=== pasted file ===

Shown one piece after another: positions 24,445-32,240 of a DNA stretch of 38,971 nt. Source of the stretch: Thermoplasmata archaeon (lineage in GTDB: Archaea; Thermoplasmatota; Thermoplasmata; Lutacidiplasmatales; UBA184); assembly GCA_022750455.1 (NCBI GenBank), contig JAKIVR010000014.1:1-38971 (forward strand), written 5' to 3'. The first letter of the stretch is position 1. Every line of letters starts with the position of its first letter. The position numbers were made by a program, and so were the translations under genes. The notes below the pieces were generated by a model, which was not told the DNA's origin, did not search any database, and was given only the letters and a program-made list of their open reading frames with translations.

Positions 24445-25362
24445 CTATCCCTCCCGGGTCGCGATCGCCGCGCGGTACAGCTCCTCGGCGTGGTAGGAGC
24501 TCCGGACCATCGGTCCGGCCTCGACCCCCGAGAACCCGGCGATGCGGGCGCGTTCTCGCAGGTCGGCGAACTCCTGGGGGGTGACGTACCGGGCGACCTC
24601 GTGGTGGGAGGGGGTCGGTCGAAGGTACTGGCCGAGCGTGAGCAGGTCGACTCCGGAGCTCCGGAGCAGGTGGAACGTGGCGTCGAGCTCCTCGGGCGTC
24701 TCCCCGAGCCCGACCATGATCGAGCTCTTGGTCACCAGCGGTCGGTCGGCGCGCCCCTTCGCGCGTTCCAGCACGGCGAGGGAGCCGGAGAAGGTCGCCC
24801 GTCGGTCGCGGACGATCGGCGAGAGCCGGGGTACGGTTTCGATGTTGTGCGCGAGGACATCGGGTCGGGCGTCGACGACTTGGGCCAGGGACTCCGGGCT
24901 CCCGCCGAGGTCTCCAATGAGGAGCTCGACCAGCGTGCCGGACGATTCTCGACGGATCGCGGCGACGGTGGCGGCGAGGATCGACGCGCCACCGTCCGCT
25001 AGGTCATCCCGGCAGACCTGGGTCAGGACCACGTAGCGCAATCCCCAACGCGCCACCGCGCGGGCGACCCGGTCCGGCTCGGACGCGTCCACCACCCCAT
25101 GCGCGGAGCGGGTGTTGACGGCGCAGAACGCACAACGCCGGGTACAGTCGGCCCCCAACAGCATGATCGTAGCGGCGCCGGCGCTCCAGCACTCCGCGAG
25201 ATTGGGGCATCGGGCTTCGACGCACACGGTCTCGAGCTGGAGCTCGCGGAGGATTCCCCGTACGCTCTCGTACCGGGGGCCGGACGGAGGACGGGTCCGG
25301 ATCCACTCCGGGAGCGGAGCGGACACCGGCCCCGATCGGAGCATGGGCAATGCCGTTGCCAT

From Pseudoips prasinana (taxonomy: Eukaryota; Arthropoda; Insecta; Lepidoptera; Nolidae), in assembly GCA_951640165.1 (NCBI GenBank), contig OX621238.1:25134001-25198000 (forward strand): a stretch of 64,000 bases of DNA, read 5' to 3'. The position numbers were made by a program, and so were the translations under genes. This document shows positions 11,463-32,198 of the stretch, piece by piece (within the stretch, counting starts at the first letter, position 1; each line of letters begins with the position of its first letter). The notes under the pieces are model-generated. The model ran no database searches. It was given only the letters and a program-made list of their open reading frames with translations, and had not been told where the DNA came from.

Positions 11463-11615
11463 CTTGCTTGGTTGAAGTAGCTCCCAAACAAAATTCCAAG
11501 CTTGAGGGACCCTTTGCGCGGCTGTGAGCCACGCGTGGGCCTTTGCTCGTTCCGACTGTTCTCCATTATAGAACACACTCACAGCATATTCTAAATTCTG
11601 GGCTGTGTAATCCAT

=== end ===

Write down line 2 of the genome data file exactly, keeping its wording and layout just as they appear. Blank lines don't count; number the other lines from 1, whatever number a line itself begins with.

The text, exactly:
Positions 24445-25362